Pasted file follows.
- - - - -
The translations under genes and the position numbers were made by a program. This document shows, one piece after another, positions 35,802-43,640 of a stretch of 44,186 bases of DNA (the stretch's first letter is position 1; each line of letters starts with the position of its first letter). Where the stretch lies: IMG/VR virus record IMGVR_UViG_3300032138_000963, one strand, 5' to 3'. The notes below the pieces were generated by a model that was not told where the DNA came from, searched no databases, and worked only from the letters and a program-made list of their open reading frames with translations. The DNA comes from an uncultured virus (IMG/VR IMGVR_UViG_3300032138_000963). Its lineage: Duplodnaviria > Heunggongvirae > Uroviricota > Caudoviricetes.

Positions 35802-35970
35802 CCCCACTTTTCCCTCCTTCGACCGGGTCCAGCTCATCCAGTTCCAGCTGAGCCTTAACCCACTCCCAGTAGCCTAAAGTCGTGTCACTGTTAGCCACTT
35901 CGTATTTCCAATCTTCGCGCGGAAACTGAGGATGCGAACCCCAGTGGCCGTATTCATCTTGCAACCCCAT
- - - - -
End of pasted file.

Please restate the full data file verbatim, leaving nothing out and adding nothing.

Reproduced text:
The translations under genes and the position numbers were made by a program. This document shows, one piece after another, positions 35,802-43,640 of a stretch of 44,186 bases of DNA (the stretch's first letter is position 1; each line of letters starts with the position of its first letter). Where the stretch lies: IMG/VR virus record IMGVR_UViG_3300032138_000963, one strand, 5' to 3'. The notes below the pieces were generated by a model that was not told where the DNA came from, searched no databases, and worked only from the letters and a program-made list of their open reading frames with translations. The DNA comes from an uncultured virus (IMG/VR IMGVR_UViG_3300032138_000963). Its lineage: Duplodnaviria > Heunggongvirae > Uroviricota > Caudoviricetes.

Positions 35802-35970
35802 CCCCACTTTTCCCTCCTTCGACCGGGTCCAGCTCATCCAGTTCCAGCTGAGCCTTAACCCACTCCCAGTAGCCTAAAGTCGTGTCACTGTTAGCCACTT
35901 CGTATTTCCAATCTTCGCGCGGAAACTGAGGATGCGAACCCCAGTGGCCGTATTCATCTTGCAACCCCAT